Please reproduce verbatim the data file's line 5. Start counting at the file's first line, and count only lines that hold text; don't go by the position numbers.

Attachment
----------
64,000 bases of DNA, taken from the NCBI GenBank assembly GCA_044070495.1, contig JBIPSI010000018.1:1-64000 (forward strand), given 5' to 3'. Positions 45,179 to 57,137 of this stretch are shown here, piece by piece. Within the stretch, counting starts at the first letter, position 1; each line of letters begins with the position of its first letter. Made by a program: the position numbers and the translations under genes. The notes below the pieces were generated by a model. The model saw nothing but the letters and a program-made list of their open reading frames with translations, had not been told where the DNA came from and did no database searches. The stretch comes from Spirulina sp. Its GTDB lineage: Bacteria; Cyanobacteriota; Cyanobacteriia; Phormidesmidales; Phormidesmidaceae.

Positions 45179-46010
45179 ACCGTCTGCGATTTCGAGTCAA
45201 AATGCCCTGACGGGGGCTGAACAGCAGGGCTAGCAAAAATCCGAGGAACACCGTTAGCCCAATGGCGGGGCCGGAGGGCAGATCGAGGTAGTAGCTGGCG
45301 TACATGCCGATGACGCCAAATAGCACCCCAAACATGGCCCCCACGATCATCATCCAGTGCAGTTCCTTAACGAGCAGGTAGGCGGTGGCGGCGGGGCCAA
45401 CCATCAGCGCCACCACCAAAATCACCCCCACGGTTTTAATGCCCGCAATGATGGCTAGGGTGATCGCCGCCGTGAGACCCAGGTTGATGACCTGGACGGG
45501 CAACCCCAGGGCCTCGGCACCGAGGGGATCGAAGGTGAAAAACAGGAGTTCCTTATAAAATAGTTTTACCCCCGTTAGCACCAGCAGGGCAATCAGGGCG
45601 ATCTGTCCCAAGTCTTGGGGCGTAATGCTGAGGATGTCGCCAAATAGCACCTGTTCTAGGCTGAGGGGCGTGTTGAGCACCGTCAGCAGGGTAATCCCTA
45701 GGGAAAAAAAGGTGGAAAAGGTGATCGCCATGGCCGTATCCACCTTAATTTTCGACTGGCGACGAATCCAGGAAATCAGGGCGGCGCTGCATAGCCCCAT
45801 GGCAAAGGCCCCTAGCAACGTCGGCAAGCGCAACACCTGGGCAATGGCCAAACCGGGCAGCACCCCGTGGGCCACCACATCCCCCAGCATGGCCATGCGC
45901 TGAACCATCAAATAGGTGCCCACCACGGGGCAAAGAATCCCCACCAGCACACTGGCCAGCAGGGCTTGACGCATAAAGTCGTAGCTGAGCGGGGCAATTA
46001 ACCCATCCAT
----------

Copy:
45301 TACATGCCGATGACGCCAAATAGCACCCCAAACATGGCCCCCACGATCATCATCCAGTGCAGTTCCTTAACGAGCAGGTAGGCGGTGGCGGCGGGGCCAA